The Brunswick Corporation, which owns more than 60 consumer marine brands, revealed its Avator 7.5e electric outboard motor at the show, which is manufactured by Mercury Marine. Supporting the idea that this is the year of the electric hydrofoil push, Brunswick divulged that the Avator 7.5e is the first motor in a series of electric motorboat models they will debut in 2023. They also displayed the Mercury Avator 20e and Avator 35e outboard motor concepts, which are planned for later in 2023. Besides the outboard motor, Brunswick unveiled an entirely new brand called Veer, which is a line of boats designed to incorporate the power of the Avator series electric outboard motors.
Artemis releases flying electric foil workboat, prepares to debut high-speed ferry
The Artemis Technologies EF-24 passenger ferry. Photo credit: Artemis Technologies
The same week in January that the CES was unveiling new electric hydrofoil technologies, Artemis Technologies put the first ever 100% electric hydrofoil commercial vessel into circulation with the showcase of the EF-12 high-speed workboat.
Artemis Technologies is a leading developer and manufacturer of green maritime technologies. The EF-12 workboat marks a significant leap – or you could say hover – towards the normalization of electric foil systems in commercial shipping. The boat is just over 41 feet (12.5m) with a top speed of 34 knots and it can cruise at 25 knots for 60 nautical miles. The EF-12’s composition is lightweight glass and carbon fiber, and its high-power density electric drivetrain allows it to glide overtop the water without creating any wake. It carries two crew and six passengers and has an impressive charge time of less than one hour.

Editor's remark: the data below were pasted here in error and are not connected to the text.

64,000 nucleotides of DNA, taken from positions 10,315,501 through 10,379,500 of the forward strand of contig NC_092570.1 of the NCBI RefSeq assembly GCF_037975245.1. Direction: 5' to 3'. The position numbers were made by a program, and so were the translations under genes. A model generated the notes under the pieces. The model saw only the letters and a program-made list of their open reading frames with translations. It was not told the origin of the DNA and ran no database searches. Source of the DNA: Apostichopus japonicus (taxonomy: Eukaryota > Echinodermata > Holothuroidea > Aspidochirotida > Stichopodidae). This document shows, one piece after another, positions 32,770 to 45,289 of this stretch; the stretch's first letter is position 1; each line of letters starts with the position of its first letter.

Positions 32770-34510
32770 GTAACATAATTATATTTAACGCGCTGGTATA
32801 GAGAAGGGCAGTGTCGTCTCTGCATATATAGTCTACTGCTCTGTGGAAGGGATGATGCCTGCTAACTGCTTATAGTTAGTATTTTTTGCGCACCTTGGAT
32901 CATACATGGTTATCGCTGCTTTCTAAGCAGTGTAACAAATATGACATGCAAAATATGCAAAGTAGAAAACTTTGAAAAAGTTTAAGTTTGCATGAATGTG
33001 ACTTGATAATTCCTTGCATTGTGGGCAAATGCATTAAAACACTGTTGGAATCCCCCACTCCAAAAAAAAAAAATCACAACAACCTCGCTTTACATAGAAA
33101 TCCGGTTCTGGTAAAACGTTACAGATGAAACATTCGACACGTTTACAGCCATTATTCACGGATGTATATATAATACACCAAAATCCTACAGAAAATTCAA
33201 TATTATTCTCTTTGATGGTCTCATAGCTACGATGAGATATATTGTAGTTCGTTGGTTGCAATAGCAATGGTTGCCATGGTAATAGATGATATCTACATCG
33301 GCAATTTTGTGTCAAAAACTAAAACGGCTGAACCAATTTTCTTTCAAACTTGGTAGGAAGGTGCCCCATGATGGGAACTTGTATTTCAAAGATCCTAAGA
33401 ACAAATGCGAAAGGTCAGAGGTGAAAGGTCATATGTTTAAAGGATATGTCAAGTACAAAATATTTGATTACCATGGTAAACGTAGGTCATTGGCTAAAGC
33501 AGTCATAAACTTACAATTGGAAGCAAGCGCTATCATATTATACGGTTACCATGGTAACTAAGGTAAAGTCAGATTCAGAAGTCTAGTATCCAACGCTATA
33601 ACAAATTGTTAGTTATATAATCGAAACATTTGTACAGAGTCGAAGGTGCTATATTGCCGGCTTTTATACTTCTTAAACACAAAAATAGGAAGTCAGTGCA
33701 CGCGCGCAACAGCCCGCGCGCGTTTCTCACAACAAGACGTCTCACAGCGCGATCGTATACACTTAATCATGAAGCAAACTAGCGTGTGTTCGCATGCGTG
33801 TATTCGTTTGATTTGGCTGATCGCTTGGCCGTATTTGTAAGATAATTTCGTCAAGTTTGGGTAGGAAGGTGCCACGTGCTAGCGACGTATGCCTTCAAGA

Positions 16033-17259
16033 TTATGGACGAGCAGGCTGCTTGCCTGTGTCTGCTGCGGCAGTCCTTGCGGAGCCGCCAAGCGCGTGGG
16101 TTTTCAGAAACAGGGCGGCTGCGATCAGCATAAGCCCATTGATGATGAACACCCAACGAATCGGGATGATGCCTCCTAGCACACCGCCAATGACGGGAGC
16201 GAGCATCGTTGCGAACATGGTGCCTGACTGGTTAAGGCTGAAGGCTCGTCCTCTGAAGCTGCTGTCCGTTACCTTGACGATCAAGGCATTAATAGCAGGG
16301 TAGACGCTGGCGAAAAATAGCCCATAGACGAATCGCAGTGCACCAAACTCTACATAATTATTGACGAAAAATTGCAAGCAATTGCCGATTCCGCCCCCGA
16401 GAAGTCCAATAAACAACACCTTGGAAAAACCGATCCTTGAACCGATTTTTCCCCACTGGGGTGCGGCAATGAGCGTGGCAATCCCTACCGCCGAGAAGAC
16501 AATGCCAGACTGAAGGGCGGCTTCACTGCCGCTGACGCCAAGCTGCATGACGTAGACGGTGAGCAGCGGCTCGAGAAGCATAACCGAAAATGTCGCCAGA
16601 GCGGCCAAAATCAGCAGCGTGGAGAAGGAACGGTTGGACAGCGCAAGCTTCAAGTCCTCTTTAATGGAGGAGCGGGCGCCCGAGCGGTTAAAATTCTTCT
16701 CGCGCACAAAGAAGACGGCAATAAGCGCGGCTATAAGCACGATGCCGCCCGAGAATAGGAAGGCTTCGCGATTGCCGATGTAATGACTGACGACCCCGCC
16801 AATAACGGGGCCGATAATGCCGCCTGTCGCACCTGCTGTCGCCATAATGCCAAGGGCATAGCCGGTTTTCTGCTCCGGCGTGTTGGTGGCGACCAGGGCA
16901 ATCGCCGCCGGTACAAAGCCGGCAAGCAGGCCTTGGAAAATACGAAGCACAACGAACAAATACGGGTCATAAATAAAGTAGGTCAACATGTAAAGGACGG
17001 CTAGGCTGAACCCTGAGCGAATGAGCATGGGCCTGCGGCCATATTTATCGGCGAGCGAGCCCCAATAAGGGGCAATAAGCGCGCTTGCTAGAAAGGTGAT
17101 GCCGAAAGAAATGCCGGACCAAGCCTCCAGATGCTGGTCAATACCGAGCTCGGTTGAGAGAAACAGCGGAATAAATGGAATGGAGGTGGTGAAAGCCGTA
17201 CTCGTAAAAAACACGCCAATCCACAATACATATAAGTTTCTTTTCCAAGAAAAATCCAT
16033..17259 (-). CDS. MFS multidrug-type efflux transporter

Like Brunswick and other leading producers of green maritime tech, Artemis appears prepared to initiate a staggered release over the next two years of its groundbreaking electric propulsion models. The EF-12 workboat is now available on its website for order and delivery in 2023, and Artemis revealed in September of 2022 that it will debut the EF-24 passenger ferry in 2024 and carry passengers on a route between Belfast and Bangor.
The EF-24 has a truly futuristic look and is advancing public transport with a vessel that carries 150 passengers while cruising for 115 nautical miles at a lean cruise speed of 25 knots. The ferry even has storage space to carry 18 bicycles.